Under California Labor Code section 515.5, certain software industry employees are exempt from overtime pay requirements, if they perform specific, exempt duties and receive a rate of pay not less than the statutorily-specified rate.
Effective January 1, 2020, the computer software employee’s minimum hourly rate of pay, in order to be subject to this exemption, increases from $45.41 / hour to $46.55 / hour, the minimum monthly salary exemption will increase from $7,883.62 to $8,080.71, and the minimum annual salary exemption will increase from $94,603.25 to $96,968.33.
In order to be correctly classified as exempt from overtime under the California computer professional exemption, all of the requirements of section 515.5 must be met. Thus, for instance, an employee how is paid more than the above referenced minimum, but who performs work that lacks in creativity and independent judgment required by this law, as it’s often the case with IT administrators, will not qualify for this exemption and should be eligible for overtime pay, like any other non-exempt, hourly employee.
In most cases, it’s not a good idea for an employer to refuse to issue an employee his final paycheck until he repays his relocation bonus. Likewise, it’s a bad idea to unilaterally deduct the relocation bonus amount from that employee’s final paycheck. Here is why:
First, an employee’s failure to repay his relocation bonus or his failure to honor some other part of your employment agreement is legally not a defense to the legal requirement of paying all wages. A number of laws mandate upon employers to promptly pay all wages due to employees and prohibit taking improper deductions from paychecks except as authorized by law. Further, it has been held that an employer may not set off debts a terminated employee owes the employer against wages due to that employee. Barnhill v Robert Sunders & Co. (1981).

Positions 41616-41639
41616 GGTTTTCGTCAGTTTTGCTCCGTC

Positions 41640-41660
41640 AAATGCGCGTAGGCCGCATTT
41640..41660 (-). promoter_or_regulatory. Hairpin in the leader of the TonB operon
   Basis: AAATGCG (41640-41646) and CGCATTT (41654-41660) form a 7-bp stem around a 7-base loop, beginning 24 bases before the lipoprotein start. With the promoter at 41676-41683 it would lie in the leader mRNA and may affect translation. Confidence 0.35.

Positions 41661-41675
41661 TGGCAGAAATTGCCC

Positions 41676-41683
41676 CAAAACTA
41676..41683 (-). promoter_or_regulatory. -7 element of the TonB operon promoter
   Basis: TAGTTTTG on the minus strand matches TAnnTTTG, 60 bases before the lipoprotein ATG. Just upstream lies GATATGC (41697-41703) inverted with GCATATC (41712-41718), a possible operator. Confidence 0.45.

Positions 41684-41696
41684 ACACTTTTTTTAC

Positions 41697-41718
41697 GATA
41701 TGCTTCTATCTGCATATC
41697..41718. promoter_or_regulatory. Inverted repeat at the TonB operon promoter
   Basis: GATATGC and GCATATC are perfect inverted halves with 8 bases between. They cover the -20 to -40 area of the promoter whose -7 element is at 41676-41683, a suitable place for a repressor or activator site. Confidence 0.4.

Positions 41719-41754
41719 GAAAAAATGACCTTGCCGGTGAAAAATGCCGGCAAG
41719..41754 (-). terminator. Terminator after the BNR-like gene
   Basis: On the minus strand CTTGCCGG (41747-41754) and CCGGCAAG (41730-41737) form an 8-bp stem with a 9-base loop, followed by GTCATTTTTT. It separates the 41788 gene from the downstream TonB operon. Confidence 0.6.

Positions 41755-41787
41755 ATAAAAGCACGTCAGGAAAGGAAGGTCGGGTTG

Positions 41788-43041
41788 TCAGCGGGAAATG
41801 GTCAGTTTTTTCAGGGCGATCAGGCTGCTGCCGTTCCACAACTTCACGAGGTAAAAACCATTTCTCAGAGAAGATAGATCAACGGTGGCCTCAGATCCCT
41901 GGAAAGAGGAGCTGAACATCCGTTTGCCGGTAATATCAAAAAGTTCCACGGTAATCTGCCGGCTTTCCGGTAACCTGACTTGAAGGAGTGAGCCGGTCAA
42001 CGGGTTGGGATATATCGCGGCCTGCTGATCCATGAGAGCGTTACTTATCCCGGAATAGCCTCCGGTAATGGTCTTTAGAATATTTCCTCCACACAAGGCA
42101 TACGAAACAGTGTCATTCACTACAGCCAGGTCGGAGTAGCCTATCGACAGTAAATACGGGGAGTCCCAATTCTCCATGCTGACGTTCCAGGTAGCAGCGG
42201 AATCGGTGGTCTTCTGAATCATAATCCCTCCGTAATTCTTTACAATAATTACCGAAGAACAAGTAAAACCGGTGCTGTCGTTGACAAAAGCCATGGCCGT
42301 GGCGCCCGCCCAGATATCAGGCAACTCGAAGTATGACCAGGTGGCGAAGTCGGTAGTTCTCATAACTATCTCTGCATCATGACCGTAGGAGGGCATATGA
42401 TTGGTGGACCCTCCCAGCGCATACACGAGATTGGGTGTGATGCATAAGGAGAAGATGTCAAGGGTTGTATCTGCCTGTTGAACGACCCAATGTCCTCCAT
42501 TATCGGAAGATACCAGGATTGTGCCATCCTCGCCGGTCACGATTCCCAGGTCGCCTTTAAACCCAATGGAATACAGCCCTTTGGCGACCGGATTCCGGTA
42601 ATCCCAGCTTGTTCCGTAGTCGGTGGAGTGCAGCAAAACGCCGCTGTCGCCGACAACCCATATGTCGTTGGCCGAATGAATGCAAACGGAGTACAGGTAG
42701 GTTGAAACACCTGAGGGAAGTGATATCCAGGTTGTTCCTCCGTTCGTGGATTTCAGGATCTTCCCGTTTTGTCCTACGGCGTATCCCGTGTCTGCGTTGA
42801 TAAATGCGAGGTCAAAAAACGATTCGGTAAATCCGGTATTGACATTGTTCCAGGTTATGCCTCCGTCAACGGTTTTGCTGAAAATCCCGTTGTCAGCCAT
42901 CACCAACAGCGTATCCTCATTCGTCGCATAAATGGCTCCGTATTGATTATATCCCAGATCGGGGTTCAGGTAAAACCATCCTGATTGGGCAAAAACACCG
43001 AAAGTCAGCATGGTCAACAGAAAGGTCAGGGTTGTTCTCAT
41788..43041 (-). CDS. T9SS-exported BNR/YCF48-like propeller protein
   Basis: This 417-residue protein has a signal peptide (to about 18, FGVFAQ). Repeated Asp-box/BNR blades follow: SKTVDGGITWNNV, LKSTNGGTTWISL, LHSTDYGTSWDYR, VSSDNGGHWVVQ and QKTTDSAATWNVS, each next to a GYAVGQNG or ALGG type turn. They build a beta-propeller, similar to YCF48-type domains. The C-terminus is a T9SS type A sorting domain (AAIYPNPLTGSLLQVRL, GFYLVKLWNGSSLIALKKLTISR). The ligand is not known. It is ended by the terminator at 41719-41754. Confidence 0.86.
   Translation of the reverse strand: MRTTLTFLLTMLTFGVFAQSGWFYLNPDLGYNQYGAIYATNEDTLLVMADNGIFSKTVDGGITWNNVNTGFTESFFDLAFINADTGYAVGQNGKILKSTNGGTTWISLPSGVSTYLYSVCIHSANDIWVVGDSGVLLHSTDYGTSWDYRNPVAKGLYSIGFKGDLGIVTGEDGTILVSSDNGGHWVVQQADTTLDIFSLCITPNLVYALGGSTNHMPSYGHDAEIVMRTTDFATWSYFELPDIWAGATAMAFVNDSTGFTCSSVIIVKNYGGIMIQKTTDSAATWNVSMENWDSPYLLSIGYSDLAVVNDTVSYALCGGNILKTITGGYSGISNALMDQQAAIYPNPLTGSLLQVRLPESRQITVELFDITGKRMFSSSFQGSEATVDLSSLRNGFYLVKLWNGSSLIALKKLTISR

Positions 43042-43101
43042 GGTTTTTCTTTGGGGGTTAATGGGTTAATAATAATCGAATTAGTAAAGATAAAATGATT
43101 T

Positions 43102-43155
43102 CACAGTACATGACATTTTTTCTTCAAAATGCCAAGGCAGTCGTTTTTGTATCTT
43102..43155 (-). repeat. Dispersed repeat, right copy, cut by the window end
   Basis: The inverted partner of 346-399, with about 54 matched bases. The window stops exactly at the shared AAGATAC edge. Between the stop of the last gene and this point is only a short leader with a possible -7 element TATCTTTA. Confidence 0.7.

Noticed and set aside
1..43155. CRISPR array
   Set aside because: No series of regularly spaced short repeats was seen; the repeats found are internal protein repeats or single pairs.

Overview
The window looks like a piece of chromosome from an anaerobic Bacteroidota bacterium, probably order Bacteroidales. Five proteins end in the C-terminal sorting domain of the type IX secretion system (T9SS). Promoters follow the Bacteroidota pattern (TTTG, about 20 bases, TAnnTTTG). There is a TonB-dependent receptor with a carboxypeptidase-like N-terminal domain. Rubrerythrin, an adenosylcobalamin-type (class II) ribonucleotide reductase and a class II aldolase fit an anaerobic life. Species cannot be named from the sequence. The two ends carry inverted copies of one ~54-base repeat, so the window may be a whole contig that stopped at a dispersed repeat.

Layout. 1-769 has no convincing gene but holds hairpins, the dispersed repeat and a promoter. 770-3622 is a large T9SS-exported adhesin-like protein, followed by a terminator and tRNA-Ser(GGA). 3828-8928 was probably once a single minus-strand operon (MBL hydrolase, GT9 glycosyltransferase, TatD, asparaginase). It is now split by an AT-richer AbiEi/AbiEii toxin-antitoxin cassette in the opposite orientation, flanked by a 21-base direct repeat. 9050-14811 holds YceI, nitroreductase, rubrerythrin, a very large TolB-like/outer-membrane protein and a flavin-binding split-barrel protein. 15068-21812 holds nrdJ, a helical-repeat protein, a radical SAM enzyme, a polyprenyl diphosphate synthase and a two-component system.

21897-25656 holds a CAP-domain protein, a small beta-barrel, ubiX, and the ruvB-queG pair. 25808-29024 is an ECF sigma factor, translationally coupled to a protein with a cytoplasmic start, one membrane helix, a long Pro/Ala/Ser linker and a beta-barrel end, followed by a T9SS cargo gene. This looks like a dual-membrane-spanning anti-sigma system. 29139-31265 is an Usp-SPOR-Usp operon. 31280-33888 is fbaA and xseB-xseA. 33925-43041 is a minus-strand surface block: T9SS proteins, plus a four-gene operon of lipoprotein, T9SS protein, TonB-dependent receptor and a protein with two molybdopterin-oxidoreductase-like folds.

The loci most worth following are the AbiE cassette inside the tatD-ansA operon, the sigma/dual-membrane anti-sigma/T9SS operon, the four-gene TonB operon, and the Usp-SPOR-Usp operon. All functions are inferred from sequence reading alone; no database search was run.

Secondly, when you don’t pay the wages due to an employee, you may be liable not only for the wages unpaid, but also for penalties, interest, and possibly – that employee’s legal fees, if he decides to pursue his claim for unpaid wages in court as a single claim or along with other claims (i.e. wrongful termination, discrimination, retaliation, etc…). This can be especially costly and not worth the risk in a situation where an employee is a high-wage earner, who received a relatively modest relocation bonus, as it may result in much greater liability for waiting time penalties (up to 30 days of that employee’s ordinary wages). To illustrate, imagine the following scenario: you hire a worker at a rate of pay of $800/day after issuing him $10,000 as a relocation bonus to be repaid, if the employee quits or is fired for cause before his one-year anniversary of employment with you. That employee resigns three months later. You refuse to issue his final paycheck until he repays his relocation bonus. That employee waits for a month and then files a claim for unpaid wage with the Department of Labor. He will then be entitled to his unpaid wages for two weeks plus up to $24,000(!) in waiting time penalties ($800 x 30 days as per California Labor Code 203). That employee then repays you relocation bonus, ending up receiving a total of $14,000 more from you than he should have and otherwise would have.